The importance of balancing a toolholder assembly is that it increases the longevity of spindle bearings and improves a part’s surface finish by minimizing vibration, he added. To achieve a balanced assembly after spinning it in a balancing machine to locate any potential imbalance, end users remove weight such as by milling flats, add weight such as inserting screws along the flange of the toolholder or use some other method such as balancing rings.

Because a cutting tool weighs considerably less than a toolholder, which is factory balanced, Fullone conceded that inserting a tool into the holder can have minimal impact, depending on the type of tool, tool construction, number of tool components and its mass. “If it’s a ½" endmill, assuming that the holder is going to run at 15,000 or 18,000 rpm, it’s not going to affect the balance in most cases. You can’t say never, but in most cases you’re still fine with the factory balance.”

Herman noted that a holder assembly can be perfectly balanced, which might require the addition of weighted screws or milling flats to remove material, and then the balance is off once a different tool is inserted. “How much do you want to chase after that. Our tools are balanced during our manufacturing process. We use ground threads and ground nuts without flats.”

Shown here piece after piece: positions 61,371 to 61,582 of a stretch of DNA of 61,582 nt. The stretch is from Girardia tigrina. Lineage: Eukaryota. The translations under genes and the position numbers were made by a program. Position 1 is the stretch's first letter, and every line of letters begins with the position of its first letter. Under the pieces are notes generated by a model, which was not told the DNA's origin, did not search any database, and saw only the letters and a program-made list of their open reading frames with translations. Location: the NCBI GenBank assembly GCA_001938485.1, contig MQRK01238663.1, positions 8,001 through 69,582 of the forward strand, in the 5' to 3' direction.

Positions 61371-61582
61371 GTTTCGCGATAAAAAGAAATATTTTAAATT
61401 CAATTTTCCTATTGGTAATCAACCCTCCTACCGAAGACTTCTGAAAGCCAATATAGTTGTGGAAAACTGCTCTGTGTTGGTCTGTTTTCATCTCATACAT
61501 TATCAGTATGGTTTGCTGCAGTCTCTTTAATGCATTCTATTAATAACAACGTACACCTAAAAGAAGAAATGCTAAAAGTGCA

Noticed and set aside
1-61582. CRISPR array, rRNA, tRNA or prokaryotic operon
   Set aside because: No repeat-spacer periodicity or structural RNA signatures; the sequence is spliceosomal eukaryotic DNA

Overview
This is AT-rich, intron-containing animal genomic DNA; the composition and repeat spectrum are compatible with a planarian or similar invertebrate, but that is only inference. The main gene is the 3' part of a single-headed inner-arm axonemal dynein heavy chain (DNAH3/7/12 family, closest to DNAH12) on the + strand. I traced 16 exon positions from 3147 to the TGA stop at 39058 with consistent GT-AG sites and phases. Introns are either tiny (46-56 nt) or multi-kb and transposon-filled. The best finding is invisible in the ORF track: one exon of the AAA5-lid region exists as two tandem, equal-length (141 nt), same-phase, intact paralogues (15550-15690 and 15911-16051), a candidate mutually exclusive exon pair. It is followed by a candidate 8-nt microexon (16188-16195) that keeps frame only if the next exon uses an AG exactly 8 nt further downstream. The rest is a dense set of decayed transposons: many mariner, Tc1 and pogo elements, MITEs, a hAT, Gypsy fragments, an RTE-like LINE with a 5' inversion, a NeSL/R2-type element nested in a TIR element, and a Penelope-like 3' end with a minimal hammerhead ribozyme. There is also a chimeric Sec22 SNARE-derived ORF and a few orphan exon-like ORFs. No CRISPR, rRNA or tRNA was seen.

He contrasts the ISO 1940-1 balancing specification, which was developed in 1940 and is primarily considered “old school” for this reason, to ISO 16084, which was issued in 2017 and the specification that BIG DAISHOWA toolholders are balanced in accordance with. ISO 16084 focuses on the interaction between the spindle and the tool, factoring in the allowable load on the spindle bearings generated by the tool’s imbalance. This load must not exceed 1% of the dynamic load of the spindle bearings. According to ISO 16084, the allowable unbalance tolerance is specified in gmm and not the special quality grade of G.

BIG DAISHOWA does not indicate any G values for balancing quality, Herman added, but rather the maximum rotational speeds of the individual toolholder. These values are in compliance with the requirements for standard balance quality as per ISO 16084.

As the Part Turns

Because some machining operations require that the workpiece rotates while being cut by an insert held in a tool body, different considerations arise than when a rotating tool cuts a stationary workpiece. “In a part off application, we’re concerned with the balancing or the center height of the tool itself,” said Robert Navarrete, national product specialist – parting, grooving and turning for ISCAR USA in Arlington, Texas.